NVOT and Seisa High School students create origami together
NVOT and Seisa High School students create origami together
Yoko Fukuda

From Japan to Jersey

Seisa High Students visit NVOT through the Japanese Cultural Exchange Program

On Thursday, October 19, NVOT welcomed 50 students and 10 teachers from Seisa High School in Yokohama, Japan for a one-day cultural exchange event as part of the World Language Department’s Japanese Cultural Exchange Program. 

As part of this one-day exchange, NVOT students enrolled in Japanese language classes spent the day with the Seisa High School students, giving them tours of the school and presentations about life at NVOT, eating lunch in the cafeteria together, and participating in booths led by the Seisa High School students on Japanese culture. The booths, which were set up in the Media Center, featured topics and activities like calligraphy, origami, anime, and kimonos. 

Principal Dr. Timothy Gouraige holds handmade art from Seisa High School principal.
(Yoko Fukuda)

NVOT has been partnering with Seisa High School since 2016 for its Japanese Cultural Exchange Program. The program began as a way to help students in both schools learn more about current international issues, differences in high school life, and various examples of each other’s pop culture. Since then, Seisa High School students have visited NVOT twice. The pandemic put a halt to the in person component of the program from 2020 until now, but both schools still found ways to communicate with each other through Zoom meetings, emails, letters, and gift exchanges.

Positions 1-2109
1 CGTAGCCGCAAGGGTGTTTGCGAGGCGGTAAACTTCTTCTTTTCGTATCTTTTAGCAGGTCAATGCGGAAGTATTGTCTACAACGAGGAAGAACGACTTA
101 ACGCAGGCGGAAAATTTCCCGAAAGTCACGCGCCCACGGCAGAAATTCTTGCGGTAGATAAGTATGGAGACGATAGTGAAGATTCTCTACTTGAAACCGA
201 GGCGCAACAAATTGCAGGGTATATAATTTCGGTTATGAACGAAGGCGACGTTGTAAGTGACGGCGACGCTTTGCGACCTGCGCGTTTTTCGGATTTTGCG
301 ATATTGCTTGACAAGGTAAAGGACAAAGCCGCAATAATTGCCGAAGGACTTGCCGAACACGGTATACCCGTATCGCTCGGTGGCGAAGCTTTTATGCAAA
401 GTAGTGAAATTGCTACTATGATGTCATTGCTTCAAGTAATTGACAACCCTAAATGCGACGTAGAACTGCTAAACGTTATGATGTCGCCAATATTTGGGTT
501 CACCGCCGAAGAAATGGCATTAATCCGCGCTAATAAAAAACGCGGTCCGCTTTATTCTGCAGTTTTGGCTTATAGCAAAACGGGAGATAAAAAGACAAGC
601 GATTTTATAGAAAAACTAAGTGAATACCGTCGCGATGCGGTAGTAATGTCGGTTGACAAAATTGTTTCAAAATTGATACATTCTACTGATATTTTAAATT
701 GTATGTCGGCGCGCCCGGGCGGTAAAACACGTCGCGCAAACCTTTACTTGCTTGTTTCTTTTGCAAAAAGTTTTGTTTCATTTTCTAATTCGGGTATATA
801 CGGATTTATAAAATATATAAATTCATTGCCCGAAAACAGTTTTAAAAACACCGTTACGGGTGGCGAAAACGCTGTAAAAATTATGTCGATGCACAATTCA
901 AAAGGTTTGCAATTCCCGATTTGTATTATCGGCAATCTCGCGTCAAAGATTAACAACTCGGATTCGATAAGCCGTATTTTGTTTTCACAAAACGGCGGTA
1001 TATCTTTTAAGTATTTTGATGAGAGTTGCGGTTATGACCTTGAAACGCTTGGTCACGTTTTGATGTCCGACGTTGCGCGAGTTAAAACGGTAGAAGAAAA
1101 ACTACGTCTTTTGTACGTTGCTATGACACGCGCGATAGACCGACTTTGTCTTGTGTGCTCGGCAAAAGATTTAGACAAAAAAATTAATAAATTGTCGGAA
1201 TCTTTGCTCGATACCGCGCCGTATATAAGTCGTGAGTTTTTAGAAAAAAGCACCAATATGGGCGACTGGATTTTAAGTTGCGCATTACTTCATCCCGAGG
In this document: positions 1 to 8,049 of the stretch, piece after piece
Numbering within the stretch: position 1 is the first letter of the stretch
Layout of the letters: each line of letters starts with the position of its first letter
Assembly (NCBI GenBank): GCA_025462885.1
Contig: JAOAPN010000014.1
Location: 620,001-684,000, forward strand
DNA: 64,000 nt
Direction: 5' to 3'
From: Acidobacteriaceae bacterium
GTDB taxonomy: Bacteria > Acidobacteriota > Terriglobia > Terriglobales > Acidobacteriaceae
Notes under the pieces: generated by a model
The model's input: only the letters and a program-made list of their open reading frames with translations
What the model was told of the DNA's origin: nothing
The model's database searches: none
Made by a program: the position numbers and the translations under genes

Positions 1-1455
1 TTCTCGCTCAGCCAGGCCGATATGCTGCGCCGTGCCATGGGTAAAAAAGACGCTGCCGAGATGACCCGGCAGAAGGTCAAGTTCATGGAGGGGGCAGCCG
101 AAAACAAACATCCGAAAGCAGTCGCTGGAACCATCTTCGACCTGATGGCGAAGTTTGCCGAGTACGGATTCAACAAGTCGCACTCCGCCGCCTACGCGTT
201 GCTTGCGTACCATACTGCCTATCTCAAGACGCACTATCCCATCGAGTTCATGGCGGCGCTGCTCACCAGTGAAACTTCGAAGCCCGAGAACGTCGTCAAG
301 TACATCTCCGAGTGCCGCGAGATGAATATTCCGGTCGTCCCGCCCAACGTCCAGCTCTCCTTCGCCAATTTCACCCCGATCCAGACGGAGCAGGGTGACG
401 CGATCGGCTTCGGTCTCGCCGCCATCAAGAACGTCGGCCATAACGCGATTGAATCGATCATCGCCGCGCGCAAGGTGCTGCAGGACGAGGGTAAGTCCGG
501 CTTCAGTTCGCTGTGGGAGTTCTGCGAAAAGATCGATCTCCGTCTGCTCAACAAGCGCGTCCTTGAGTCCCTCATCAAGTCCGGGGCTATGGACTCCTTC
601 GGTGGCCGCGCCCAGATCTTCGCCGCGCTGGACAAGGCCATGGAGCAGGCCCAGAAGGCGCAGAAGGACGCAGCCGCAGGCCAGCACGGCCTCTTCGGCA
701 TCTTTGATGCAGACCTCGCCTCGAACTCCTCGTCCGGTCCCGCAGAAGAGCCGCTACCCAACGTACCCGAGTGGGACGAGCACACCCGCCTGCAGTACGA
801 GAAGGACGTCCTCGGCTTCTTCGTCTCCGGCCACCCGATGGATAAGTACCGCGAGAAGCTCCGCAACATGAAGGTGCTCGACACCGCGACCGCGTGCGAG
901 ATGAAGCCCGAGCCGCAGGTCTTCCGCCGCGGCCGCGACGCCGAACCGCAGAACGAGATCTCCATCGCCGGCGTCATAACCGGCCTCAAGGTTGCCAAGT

According to Yoko Fukuda, the Japanese teacher who organized the exchanges, the program promotes real life applications of the Japanese language to her students taking her course: “It is important for NVOT students to experience Japanese culture outside of the class, and learn more manners and high school life in Japan through communicating with visitors from Japan,” Fukuda said.

Japanese students from Seisa High School offer gifts to NVOT students
(Yoko Fukuda)

Sophomore Justine Koo appreciated the opportunity to meet the Japanese students whom they had been corresponding with as pen pals: “It was very good and meaningful because I was able to meet with Japanese people in person not just through a computer screen,” Koo said.

Sophomore Sophie Yoo similarly enjoyed the opportunity to connect and learn about one another’s culture: ““It was good and eye-opening and I was able to make new friends,” Yoo said.

Seisa High School students plan on visiting again in October of 2024 in hopes of continuing to broaden and provide insightful perspectives on the lives of individuals from different cultures.

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